The small percentage of customers that do invest in standalone packages typically do so because they have multiple CAM solutions, perhaps from different suppliers, and a single, specialized solution provides consistent results, Chester explained. These are generally larger customers, such as aerospace or defense firms, which also tend to be the ones using different CAM packages for their mill-turn lathes, five-axis machining centers, EDM equipment and so on.
Ironically, standalone simulation software’s biggest advantage—the ability to read machine G-code—may also be its Achille’s heel.
“The downside of simulating outside of the CAM program is that the user only discovers problems after the part has been programmed,” Chester pointed out. “If the error is early in the machining process, then many subsequent toolpaths will need to be reprogrammed. But by simulating everything in the CAM program, these unnecessary and costly recalculations can be avoided.”
But not so fast. Tom McCollough, director of product management in Autodesk’s CAM and Hybrid Manufacturing group, agrees that built-in simulation gives programmers the ability to quickly determine the effects of toolpath changes, but added that this is not a be-all, end-all solution for a number of companies.
“Imagine having done weeks of roughing and semi-finishing on a very large automotive tool, only to crash into the stock at the final stages, damaging both the part and the spindle,” he said. “This can adversely impact not only the job in question, but other jobs (for other customers) in the queue. The potential impact is huge, which is why manufacturers of high-value components are motivated to get a ‘second opinion’ from an independent piece of software.”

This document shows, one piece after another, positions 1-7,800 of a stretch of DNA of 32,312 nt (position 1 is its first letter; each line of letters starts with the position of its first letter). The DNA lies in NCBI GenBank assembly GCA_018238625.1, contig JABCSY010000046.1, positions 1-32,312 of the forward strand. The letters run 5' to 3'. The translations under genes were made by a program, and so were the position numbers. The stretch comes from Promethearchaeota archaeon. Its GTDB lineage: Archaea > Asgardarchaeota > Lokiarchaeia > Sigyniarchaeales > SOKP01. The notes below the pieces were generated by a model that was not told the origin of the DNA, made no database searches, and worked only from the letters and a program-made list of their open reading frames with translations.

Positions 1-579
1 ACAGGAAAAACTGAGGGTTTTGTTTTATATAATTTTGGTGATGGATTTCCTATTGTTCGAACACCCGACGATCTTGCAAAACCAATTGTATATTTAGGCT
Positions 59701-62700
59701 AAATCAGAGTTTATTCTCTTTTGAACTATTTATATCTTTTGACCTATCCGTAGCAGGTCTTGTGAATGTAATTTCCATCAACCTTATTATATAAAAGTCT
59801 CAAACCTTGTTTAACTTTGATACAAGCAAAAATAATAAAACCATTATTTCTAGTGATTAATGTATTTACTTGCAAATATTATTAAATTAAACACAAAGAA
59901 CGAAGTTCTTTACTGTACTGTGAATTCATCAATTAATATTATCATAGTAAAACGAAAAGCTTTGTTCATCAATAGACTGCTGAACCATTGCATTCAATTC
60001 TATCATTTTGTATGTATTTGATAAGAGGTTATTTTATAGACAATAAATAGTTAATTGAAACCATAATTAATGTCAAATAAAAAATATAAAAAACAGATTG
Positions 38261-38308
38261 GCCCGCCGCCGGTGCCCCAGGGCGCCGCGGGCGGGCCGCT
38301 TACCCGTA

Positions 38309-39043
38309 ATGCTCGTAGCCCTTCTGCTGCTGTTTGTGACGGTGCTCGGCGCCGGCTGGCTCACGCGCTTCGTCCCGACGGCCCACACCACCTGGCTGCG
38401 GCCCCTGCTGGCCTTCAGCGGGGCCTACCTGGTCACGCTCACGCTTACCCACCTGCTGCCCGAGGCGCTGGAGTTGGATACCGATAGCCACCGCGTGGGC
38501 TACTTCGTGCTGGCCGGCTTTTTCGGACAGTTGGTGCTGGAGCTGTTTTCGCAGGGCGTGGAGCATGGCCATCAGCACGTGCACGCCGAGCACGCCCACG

The G-code driven simulation in NX CAM from Siemens uses the same NC programs that drive machine tools. The highly-accurate simulation helps companies eliminate failures, improve part quality, and increase machine uptime, according to Siemens.
Jean-Marc Cauzac, DELMIA role manager at Dassault Systèmes (Waltham, MA), offers similar recommendations. Like the other software providers interviewed for this article, Dassault Systèmes’ CAM products offer accurate, realistic simulation capabilities, with complete 3D representations of the machine tool, including clamping devices, chucks and jaws, and indexing heads.
Cauzac said this is sufficient for the majority of parts manufacturers because most collision problems can (and should) be eliminated well before the generation of machine code. “An integrated system allows all the accessibility and reachability challenges to be checked in very early in the program definition, including toolpath errors such as rapid traversing into the material or overly aggressive cutting parameters, as well as possible collision between any of the elements just listed.”
Cauzac noted, however, that integrated CAM simulation is in some ways limited: Some customers don’t want to believe simulations coming from the software creating the tool path, fearing that the software vendor cannot be both judge and jury.
When the customer is using several CAM solutions in its facility, a single external simulation program—assuming it has an accurate interface to the CAM software—is preferred for its ability to provide homogeneous validation.